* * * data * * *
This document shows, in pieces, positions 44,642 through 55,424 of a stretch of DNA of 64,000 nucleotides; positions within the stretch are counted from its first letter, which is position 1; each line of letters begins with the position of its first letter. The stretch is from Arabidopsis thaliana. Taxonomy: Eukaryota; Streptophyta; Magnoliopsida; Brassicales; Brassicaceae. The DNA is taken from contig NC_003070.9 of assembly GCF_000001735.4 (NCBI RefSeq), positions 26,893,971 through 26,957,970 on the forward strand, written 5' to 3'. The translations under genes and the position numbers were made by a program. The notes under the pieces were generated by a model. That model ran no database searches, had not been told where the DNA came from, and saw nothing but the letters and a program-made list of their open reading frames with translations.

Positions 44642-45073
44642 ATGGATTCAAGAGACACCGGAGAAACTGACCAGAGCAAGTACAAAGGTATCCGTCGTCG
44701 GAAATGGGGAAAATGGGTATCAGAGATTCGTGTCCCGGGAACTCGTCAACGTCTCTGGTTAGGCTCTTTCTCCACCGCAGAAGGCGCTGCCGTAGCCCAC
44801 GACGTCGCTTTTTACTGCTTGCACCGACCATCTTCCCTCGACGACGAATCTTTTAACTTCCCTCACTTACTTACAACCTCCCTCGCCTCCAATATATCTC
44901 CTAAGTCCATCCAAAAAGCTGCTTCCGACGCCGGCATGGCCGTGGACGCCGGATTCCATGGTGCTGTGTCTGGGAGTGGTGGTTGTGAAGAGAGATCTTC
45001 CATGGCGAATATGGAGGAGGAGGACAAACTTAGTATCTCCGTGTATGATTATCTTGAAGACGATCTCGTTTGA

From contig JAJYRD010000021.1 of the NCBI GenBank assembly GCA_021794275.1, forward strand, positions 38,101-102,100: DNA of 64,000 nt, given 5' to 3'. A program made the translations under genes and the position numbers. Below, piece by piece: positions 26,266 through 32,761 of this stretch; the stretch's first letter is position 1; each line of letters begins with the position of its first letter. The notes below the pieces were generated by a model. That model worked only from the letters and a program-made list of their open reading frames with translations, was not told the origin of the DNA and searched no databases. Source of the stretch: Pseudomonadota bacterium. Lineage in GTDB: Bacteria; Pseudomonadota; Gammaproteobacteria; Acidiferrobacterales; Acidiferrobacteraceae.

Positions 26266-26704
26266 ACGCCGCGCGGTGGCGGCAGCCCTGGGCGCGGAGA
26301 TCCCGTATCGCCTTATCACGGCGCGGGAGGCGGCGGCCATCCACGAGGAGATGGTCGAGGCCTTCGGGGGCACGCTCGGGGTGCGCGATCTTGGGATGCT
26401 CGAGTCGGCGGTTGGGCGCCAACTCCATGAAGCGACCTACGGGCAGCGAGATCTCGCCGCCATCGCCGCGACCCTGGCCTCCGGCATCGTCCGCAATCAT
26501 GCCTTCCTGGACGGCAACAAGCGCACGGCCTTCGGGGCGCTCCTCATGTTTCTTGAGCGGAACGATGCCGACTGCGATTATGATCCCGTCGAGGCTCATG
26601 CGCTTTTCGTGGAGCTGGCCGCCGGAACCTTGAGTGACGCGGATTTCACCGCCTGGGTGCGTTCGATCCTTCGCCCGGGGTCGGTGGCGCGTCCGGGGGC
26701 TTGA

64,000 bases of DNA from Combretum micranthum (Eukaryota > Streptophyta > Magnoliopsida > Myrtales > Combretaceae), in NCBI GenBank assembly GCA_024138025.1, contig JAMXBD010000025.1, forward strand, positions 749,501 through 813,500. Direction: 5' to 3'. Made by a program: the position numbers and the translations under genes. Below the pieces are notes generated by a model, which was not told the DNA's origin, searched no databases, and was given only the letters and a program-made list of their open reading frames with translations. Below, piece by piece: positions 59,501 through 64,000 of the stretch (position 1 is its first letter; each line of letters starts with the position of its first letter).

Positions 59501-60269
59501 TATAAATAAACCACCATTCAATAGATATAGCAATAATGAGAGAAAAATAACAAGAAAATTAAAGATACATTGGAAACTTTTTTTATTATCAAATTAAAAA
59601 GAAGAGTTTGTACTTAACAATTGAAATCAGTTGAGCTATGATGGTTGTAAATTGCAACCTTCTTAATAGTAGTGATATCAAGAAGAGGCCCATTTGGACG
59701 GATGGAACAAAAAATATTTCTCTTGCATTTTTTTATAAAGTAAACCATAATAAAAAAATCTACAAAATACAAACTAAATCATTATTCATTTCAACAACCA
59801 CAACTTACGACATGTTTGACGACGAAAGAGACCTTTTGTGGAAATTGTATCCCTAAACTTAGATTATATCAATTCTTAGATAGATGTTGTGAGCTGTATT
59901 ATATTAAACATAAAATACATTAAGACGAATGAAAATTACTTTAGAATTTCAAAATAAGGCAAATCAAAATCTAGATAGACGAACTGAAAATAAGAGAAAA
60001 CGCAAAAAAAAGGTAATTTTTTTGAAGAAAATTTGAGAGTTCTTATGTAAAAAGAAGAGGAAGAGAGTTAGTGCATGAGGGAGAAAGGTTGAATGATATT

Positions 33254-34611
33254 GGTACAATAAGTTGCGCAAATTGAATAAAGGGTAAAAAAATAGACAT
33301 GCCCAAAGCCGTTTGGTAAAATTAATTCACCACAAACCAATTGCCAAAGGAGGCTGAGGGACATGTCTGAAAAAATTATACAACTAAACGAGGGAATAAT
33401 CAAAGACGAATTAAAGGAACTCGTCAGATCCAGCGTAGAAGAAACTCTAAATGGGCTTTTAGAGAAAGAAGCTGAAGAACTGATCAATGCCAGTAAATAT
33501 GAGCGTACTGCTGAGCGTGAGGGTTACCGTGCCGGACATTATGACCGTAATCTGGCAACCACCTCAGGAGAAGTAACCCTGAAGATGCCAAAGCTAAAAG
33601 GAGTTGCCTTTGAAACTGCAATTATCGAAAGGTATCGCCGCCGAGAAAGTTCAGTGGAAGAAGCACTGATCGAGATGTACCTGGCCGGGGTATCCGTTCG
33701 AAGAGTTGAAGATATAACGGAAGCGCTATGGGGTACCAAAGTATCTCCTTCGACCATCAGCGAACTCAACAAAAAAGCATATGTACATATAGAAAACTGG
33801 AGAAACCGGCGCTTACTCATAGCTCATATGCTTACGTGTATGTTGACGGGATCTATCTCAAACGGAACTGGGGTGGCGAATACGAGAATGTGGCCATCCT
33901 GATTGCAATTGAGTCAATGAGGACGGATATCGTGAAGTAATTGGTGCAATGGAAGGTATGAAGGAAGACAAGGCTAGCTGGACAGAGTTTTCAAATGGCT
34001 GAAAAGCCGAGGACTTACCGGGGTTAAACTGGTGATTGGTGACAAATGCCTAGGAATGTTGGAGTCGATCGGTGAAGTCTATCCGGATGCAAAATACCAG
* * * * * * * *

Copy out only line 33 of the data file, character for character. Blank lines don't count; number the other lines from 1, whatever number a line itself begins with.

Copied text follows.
34001 GAAAAGCCGAGGACTTACCGGGGTTAAACTGGTGATTGGTGACAAATGCCTAGGAATGTTGGAGTCGATCGGTGAAGTCTATCCGGATGCAAAATACCAG